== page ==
Closed circuit xenon delivery for 72h in neonatal piglets following hypoxic insult using an ambient pressure automated control system: Development, technical evaluation and pulmonary effects

Autoři: John Dingley aff001;  Satomi Okano aff002;  Richard Lee-Kelland aff002;  Emma Scull-Brown aff002;  Marianne Thoresen aff003;  Ela Chakkarapani aff002
Působiště autorů: Department of Anaesthetics ABM University Health Board, Swansea and College of Medicine, Swansea University, Swansea, Wales, United Kingdom aff001;  Translational Health Sciences, Bristol Medical School, University of Bristol, Bristol, England, United Kingdom aff002;  Translational Health Sciences, Bristol Medical School, University of Bristol, Bristol, England, United Kingdom aff003;  Department of Physiology, Institute of Basic Medical Sciences, University of Oslo, Oslo, Norway aff004
Vyšlo v časopise: PLoS ONE 15(1)
Kategorie: Research Article
doi: 10.1371/journal.pone.0224447



Therapeutic hypothermia (TH) for 72h is the standard treatment following neonatal encephalopathy (NE). However, one-third do not benefit and adjunctive therapies are urgently needed. Xenon enhances neuroprotection with TH when administered at 50% concentration within 5hours of hypoxia in experimental studies. Delayed initiation (~10 hours of age) of 30% xenon for 24 hours during TH did not improve early adverse biomarkers in a clinical trial of Xenon+TH vs TH. After hypoxia-ischemia, excitotoxic injury via N-methyl-D-aspartate receptor overactivation lasts days. Since xenon partially inhibits this receptor, we hypothesised that giving 50% xenon throughout the entire 72h TH and rewarming periods would enhance neuroprotection. Xenon costs $30/litre, so a closed-circuit breathing system is desirable with automated fresh gas delivery.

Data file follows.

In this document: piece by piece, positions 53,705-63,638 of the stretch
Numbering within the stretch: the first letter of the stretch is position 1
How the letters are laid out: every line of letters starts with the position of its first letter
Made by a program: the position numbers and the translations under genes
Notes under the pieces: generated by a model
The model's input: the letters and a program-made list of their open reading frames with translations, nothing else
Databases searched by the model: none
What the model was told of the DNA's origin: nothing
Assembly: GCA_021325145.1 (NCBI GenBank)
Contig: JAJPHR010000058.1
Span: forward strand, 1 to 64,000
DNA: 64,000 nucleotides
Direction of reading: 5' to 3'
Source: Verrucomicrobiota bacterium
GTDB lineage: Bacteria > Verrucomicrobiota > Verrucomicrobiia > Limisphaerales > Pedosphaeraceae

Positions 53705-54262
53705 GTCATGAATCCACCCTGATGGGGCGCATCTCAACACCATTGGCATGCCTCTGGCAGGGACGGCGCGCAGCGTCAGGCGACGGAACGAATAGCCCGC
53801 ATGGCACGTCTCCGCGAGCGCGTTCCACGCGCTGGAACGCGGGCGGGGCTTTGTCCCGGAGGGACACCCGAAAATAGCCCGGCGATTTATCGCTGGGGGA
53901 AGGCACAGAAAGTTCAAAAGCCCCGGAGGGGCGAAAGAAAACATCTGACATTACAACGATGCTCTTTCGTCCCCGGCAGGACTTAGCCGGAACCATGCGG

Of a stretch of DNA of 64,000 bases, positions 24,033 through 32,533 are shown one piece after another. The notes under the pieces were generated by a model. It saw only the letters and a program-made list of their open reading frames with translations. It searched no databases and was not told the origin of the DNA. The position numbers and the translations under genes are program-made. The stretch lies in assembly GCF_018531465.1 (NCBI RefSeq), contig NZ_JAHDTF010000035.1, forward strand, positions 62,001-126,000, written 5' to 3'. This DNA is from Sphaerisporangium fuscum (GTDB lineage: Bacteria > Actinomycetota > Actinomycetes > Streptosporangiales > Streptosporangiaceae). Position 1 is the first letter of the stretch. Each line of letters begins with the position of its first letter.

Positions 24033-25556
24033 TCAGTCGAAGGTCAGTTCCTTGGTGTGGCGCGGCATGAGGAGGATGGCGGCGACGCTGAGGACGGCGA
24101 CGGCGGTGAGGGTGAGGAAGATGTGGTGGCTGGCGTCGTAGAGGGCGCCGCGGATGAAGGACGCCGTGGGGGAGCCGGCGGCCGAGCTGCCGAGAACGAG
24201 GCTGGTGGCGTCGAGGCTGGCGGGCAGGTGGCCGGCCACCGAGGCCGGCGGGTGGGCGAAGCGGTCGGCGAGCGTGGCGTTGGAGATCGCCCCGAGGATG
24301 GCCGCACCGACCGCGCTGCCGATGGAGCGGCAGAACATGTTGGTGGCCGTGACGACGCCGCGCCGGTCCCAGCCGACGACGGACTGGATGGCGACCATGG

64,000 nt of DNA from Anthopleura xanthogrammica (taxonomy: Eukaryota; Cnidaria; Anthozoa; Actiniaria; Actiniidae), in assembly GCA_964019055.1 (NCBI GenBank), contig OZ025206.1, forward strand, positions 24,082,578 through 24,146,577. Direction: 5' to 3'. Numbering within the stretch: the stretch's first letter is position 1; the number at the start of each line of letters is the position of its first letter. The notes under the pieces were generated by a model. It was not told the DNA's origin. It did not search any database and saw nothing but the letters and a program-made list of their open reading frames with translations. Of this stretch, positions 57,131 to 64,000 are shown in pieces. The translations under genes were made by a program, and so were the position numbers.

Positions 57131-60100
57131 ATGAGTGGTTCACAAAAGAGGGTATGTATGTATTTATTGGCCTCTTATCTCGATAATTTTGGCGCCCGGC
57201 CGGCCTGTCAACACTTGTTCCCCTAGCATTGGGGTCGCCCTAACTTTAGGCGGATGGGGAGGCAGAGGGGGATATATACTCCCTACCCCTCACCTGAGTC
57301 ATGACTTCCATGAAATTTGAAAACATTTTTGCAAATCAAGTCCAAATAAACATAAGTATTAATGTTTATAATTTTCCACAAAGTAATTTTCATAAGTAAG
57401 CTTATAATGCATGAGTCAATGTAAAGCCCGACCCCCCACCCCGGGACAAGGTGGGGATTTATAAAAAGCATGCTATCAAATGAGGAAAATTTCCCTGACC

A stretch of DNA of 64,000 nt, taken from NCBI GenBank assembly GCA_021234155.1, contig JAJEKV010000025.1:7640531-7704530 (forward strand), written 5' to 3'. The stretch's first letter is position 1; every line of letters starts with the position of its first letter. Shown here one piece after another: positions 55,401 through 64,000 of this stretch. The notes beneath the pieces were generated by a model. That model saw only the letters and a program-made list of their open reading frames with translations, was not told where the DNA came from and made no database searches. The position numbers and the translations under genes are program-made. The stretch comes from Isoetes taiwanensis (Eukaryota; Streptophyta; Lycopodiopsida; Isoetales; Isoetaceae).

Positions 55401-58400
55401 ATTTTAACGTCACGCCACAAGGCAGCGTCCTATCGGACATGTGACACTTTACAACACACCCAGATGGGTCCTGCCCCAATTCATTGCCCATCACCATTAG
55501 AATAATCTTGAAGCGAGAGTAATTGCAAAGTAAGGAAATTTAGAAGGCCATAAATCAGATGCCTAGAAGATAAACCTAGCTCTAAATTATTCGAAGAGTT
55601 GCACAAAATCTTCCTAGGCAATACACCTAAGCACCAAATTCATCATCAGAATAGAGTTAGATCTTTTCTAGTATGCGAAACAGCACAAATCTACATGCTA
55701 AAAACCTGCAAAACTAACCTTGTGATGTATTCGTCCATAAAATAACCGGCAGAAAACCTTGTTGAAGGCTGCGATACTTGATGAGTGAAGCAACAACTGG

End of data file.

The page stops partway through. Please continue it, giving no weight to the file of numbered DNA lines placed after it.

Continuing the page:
Seven mechanically ventilated newborn pigs were randomized to receive 50% inhaled xenon for 72h during hypothermia (rectal-temperature 35°C) and subsequent rewarming following a global hypoxic-ischemic insult (XeHT, N = 4) or under normothermia for 72h (rectal-temperature 38.5°C) following sham insult (XeNT, N = 3). An automated fresh gas delivery system injected oxygen/air/xenon boluses into a closed-circuit based on measured gas concentrations.

Results and discussion

Median (IQR) xenon consumption was 0.31 L/h (0.18, 0.50) and 0.34L/h (0.32, 0.49) for hypothermic and normothermic groups respectively, 0.34L/h (0.25, 0.53) overall. 92% of 9626 xenon and 69% of 9635 oxygen measurements were within 20% variation from targets. For xenon concentration, the median absolute performance errors for the XeHT and XeNT groups were 6.14% and 3.84% respectively and 4.31% overall. For oxygen these values were 13.42%, 15.05% and 12.4% respectively. There were no adverse pulmonary pathophysiology findings. Clinical problems over the total period included three related to sensors, seven breathing system leaks, ten partial and one complete tracheal tube occlusion episodes.


The automated controller functioned as intended maintaining an inhaled xenon concentration close to the 50% target for 72-78h at a xenon cost of $11.1/h.

Klíčová slova:

Animal performance – Breathing – Control systems – Hypothermia – Medical hypoxia – Oxygen – Swine – Xenon


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